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Convex Phillips Curve Explaining Openness and Inflation Nexus

It is also uncertain how long the factors that are contributing to higher utility price inflation will take to resolve. There are a number of key uncertainties in relation to the forecasts. They are similar to those discussed in the November Statement. For the global economy, investment growth could have more momentum and positive spillovers to activity could be larger than currently forecast. Some risks, such as escalating geopolitical tensions and increased global trade protectionism, have the potential to derail the current economic expansion, as do the longstanding financial stability risks associated with high levels of debt in the Chinese economy.

Domestically, a key source of uncertainty for the forecasts continues to be the outlook for the labour market. This comes from two sources. First, it is not clear how much spare capacity there is in the labour market and how quickly it might decline, particularly given the recent strength in the participation rate.

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Second, it is unclear how much any decline in spare capacity will translate into building wage pressures. Both of these factors affect the outlook for inflation and household income growth, which is a key driver of consumption and therefore the GDP growth forecast. Another key source of risk to growth is developments in the housing market that reflect both demand factors, such as population growth, and supply factors. In addition, high levels of indebtedness increase the sensitivity of households to changes in their income or wealth, which has implications for consumption.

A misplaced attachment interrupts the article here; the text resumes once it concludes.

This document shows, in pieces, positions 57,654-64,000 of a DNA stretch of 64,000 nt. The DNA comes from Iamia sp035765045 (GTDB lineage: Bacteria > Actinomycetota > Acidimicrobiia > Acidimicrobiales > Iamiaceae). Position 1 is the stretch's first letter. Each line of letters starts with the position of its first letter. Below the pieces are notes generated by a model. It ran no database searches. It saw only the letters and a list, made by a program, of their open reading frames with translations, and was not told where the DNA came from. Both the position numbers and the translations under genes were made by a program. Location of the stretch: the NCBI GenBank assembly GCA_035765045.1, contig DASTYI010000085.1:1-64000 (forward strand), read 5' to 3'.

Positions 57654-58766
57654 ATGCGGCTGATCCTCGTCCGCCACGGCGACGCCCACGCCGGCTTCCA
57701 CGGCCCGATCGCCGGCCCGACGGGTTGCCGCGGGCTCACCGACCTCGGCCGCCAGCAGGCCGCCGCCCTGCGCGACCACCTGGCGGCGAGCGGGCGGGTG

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The outlook for activity in Australia's major trading partners has been revised up over the past year. There are, in addition, some upside risks to this central forecast. Tight labour markets in the major advanced economies could see wage growth increase faster than expected and labour shortages could induce a larger and more sustained increase in investment as companies face difficulty in expanding their operations by employing more people. In addition, the recent US tax changes could boost consumption and investment by more than currently forecast.